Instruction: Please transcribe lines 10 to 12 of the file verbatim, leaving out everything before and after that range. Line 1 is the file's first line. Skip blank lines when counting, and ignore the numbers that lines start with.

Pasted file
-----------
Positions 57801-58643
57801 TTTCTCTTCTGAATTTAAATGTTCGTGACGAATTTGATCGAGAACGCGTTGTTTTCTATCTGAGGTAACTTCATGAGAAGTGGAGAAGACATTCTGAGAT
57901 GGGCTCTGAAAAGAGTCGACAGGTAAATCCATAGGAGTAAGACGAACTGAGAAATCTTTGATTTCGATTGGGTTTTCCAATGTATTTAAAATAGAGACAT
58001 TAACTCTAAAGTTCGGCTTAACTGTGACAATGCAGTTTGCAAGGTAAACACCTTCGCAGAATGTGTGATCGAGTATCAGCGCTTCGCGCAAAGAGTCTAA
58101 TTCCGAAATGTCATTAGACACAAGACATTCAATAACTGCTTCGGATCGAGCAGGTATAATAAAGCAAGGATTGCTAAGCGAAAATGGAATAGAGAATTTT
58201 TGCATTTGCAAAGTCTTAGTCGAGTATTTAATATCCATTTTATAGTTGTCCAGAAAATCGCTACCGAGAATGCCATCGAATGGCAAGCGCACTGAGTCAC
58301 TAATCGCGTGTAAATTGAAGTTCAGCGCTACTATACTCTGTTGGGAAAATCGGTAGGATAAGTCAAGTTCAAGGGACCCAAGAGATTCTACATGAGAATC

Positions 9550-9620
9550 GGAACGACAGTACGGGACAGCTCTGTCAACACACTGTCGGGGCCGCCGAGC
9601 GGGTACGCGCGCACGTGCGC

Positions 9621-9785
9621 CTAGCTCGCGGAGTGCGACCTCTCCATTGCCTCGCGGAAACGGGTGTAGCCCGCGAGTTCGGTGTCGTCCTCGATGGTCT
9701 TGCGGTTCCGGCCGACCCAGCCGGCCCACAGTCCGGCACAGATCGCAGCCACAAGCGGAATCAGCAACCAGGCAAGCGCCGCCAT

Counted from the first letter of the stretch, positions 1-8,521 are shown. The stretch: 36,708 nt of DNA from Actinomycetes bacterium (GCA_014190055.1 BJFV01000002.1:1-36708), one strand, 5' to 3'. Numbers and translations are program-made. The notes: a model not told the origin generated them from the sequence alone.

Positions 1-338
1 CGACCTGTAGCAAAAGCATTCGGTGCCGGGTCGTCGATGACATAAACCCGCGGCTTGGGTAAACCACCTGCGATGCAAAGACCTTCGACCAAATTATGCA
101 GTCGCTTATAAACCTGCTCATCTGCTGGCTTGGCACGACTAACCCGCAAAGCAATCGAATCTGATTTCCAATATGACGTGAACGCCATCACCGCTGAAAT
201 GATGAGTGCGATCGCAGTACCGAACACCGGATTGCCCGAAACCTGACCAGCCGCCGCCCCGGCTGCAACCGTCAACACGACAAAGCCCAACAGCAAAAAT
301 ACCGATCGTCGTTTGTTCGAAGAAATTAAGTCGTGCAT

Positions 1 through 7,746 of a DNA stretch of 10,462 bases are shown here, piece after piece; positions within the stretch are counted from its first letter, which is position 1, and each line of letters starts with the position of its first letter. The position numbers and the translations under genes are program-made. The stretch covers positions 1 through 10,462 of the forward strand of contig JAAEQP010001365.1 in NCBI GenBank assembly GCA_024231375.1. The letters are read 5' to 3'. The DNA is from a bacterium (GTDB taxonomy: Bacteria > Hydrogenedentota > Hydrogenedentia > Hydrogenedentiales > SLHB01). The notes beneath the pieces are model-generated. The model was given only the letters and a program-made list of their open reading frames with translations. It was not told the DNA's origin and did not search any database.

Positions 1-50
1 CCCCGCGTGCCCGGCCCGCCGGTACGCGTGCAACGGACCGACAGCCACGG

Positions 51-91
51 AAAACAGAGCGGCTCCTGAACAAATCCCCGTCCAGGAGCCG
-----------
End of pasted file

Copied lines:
9601 GGGTACGCGCGCACGTGCGC

Positions 9621-9785
9621 CTAGCTCGCGGAGTGCGACCTCTCCATTGCCTCGCGGAAACGGGTGTAGCCCGCGAGTTCGGTGTCGTCCTCGATGGTCT